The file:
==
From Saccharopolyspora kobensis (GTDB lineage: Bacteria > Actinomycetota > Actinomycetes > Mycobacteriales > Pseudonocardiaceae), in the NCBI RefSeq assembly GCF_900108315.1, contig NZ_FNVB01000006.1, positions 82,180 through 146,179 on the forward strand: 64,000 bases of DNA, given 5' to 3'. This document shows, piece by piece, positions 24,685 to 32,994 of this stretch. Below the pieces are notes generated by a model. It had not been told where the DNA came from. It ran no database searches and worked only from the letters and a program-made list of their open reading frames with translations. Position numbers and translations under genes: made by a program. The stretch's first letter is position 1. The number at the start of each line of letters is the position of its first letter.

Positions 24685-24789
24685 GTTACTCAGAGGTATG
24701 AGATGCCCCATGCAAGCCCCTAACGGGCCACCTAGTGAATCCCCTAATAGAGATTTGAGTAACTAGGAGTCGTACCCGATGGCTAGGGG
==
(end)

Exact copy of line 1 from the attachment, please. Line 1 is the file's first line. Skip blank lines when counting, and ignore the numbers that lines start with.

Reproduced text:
From Saccharopolyspora kobensis (GTDB lineage: Bacteria > Actinomycetota > Actinomycetes > Mycobacteriales > Pseudonocardiaceae), in the NCBI RefSeq assembly GCF_900108315.1, contig NZ_FNVB01000006.1, positions 82,180 through 146,179 on the forward strand: 64,000 bases of DNA, given 5' to 3'. This document shows, piece by piece, positions 24,685 to 32,994 of this stretch. Below the pieces are notes generated by a model. It had not been told where the DNA came from. It ran no database searches and worked only from the letters and a program-made list of their open reading frames with translations. Position numbers and translations under genes: made by a program. The stretch's first letter is position 1. The number at the start of each line of letters is the position of its first letter.